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Boston Fire Chief Steve Abraira steps down amid criticisms over bombings

Embattled Boston Fire Chief Steve Abraira is stepping down, officials said today, with a resignation effective Friday.

Boston Fire Chief Steve Abraira stepping down. File photo. Boston Fire Chief Steve Abraira stepping down. File photo.

Embattled Boston Fire Chief Steve Abraira is stepping down, officials said today, with a resignation effective Friday.

Abraira, who has served as chief for less than two years, faced scrutiny in the wake of the April 15 Boston Marathon bombings, as some deputy chiefs believed he did not adequately take command of the chaotic Boylston Street scene as well as at other major fires.

According to his resignation letter sent on Monday, those criticisms compelled him to step down.

Abraira said he followed "nationally accepted practice" in allowing his deputies to continue to direct the response.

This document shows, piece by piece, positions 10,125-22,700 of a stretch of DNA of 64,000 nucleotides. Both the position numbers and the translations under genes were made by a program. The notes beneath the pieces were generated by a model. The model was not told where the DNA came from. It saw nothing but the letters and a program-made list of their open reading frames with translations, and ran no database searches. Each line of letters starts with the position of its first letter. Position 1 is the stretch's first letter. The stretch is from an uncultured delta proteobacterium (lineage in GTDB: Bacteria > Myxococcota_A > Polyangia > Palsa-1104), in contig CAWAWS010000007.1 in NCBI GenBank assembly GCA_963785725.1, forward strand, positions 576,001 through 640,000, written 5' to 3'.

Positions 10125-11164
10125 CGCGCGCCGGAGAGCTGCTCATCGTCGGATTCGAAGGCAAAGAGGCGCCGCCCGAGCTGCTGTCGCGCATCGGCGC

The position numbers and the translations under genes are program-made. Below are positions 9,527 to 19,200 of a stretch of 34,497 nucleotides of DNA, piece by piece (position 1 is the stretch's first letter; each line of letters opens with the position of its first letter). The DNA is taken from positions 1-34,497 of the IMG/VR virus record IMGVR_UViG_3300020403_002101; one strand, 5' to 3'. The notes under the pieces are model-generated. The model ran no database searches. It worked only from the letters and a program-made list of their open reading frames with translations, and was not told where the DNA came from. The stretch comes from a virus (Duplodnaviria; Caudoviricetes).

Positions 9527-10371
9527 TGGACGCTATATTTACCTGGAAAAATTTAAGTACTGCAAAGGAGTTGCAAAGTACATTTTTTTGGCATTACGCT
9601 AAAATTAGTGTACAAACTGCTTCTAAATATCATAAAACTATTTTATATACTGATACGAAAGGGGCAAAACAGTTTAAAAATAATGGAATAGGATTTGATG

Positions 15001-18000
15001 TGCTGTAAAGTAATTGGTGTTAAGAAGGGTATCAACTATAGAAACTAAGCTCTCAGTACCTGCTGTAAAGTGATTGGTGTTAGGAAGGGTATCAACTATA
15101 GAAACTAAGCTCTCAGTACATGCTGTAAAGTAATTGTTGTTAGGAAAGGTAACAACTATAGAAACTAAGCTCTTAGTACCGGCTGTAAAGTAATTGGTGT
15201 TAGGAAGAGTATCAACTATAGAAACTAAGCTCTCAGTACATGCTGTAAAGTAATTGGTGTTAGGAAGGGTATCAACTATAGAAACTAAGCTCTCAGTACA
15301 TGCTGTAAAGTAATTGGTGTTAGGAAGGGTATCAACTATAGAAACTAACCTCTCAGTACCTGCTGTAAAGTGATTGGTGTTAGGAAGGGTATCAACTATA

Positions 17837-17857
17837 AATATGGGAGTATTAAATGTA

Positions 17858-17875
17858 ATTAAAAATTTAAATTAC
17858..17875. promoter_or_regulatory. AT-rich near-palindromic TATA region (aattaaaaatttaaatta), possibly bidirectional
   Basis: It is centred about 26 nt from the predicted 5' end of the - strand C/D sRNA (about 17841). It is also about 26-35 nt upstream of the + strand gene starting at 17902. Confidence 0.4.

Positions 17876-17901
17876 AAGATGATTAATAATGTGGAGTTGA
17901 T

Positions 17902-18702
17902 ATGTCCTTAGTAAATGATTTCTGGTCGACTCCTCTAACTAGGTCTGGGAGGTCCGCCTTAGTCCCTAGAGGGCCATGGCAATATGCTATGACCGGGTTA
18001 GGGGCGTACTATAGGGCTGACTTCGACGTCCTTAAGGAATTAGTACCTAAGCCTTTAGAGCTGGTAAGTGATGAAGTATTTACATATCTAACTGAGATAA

"The baseless attacks by the Deputy Chiefs, especially their actions of making this a matter of public debate by leaking their letter of April 26th to the press, has made it impossible for me to continue to do my job," Abraira said in the letter.

The Boston Fire Department announced the news on Twitter around noon, and said the department's chief of operations will handle Abraira's duties in the interim.

"We wish Chief Abraira well in his future endeavors and thank him for his service to the people of Boston," Boston Fire Department Spokesman Steve MacDonald said in a statement. "Chief of Operations John Hasson has been appointed by Commissioner Roderick Fraser to be the acting Chief of Department. Chief Hasson is a 40 year veteran with the department and has currently is in charge of the day to day operations in the field."

Abraira, who served in Dallas before his appointment as Boston Fire Chief in 2011, said he never felt that he had full support of the department, which has typically been led by chiefs selected from within its ranks.

Mayor Thomas Menino's office confirmed it had received the resignation letter but said it had no immediate comment.

Reuters contributed to this report.


Follow Morgan Rousseau on Twitter: @MetroMorgan
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